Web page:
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“Teenage Mutant Ninja Turtles: Out of the Shadows” is yet another franchise sequel hitting movie screens this summer, but this time around, the sequel doesn’t take itself as seriously as 2014’s “TMNT” did.

“TMNT 2” is far more cartoonish and silly than its predecessor, and nostalgic parents will either love it or hate it. Based on how silly it is, I’m guessing kids would probably love it. Too bad it is rated PG-13.

“TMNT 2” picks up at some point after the events of the 2014 movie. When April O’Neill (Megan Fox) discovers a plan by a mad scientist (Tyler Perry) to break the Turtles’ arch nemesis, Shredder, out of prison, the Turtles — Leonardo, Raphael, Donatello and Michelangelo — spring into action to try to stop it. What follows is a ridiculous plot involving mutation goo, teleportation devices and an intergalactic villain named Commander Krang (voiced by Brad Garrett) who wants to destroy Earth, or something. As one character points out, you can either question what’s happening or simply go with the flow.

Parents who feel nostalgic for the 1990s Saturday morning cartoon or movies on which “TMNT” is based will appreciate the lengths the filmmakers go to bring memorable characters such as Bebop, Rocksteady and Commander Krang to life through CGI and motion capture technology while also introducing the human vigilante Casey Jones (Stephen Amell) into the cast. What parents might not appreciate is the profanity and violence included in the story.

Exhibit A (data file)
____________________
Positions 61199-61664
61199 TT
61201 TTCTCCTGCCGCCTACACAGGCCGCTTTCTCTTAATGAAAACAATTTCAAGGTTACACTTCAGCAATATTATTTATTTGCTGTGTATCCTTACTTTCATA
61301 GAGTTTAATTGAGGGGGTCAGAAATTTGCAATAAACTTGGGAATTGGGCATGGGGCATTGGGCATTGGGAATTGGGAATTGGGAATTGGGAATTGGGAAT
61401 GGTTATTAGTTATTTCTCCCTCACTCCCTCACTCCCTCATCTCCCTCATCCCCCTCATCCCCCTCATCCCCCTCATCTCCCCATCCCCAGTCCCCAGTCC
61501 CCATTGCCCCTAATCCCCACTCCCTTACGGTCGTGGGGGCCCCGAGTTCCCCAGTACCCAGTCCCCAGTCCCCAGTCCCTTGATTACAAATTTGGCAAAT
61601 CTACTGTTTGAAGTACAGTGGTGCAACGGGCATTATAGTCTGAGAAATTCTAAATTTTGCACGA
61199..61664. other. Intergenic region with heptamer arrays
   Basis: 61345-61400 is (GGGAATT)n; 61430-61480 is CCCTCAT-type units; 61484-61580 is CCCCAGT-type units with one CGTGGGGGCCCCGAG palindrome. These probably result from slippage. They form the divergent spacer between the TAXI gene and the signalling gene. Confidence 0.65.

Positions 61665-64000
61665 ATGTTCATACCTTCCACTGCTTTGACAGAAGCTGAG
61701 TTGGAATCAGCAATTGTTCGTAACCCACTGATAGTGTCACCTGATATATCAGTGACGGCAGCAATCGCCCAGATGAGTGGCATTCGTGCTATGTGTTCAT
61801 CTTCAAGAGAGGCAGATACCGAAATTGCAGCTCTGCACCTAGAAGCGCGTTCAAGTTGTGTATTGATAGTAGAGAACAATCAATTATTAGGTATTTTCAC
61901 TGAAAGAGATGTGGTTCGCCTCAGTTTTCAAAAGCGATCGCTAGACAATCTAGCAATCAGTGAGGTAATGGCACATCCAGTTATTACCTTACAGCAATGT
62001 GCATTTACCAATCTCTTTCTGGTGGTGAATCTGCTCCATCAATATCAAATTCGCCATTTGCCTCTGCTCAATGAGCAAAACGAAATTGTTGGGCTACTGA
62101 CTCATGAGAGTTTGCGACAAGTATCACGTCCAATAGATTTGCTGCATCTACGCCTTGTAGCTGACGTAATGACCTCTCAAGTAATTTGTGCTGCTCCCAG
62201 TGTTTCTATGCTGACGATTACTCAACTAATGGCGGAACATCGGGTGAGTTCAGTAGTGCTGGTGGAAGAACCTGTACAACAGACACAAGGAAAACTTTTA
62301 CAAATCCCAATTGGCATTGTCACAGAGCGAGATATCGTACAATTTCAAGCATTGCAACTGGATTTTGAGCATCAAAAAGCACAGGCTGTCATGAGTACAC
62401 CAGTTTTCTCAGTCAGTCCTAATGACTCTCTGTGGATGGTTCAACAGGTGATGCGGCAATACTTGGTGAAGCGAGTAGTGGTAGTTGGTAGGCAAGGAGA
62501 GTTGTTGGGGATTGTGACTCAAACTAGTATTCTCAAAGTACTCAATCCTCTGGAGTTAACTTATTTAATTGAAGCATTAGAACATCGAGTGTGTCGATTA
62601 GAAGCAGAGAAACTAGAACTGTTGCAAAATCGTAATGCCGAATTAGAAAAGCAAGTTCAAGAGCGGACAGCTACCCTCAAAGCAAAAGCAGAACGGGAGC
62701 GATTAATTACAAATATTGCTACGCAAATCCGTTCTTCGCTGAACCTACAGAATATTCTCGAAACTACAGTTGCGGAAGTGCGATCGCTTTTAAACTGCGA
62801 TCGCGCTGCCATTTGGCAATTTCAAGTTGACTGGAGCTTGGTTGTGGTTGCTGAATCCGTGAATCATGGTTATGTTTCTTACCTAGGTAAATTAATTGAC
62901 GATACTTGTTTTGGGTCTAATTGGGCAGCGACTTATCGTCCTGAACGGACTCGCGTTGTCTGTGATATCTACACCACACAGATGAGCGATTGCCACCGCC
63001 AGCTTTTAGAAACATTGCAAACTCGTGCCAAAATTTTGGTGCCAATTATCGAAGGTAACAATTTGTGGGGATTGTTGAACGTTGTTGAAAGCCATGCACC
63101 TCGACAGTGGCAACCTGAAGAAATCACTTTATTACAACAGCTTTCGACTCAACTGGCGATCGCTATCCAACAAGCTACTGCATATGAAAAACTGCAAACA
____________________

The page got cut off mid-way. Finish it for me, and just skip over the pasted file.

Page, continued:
As far as profanity, there’s more than I would expect from a movie certain to lure in families. I don’t remember hearing the f-bomb, so one could argue the profanity is mild. This movie also contains a lot of action and comic-book-style violence, including a plane crash scene that might be too intense for sensitive and very young viewers.

Many of the good guys —  I’ll call them Team TMNT — also do many questionable things that might set bad examples for impressionable kids. For example, I don’t think anyone in this movie ever put on a seatbelt before or during a car chase, or ever after getting into a car. Members of Team TMNT also break into a police station, steal things and call each other names. There are no sex scenes to cause concern, but a scene near the beginning of the movie shows April clad in a scandalous schoolgirl outfit for no reason that makes any sense, other than as an excuse to exploit Fox’s good looks with slow-motion and wind effects.

Those things aside, “TMNT 2” is still a lot more fun and cartoonish than its predecessor, although there’s still plenty of corny dialogue and lackluster acting to contend with as a hangover.

Like I said, kids will probably love it — that is, if their parents decide to overlook its less-than-kid-friendly qualities to let them see it.

“TMNT 2” is rated PG-13 for sci-fi action violence. It is now playing in theaters nationwide.

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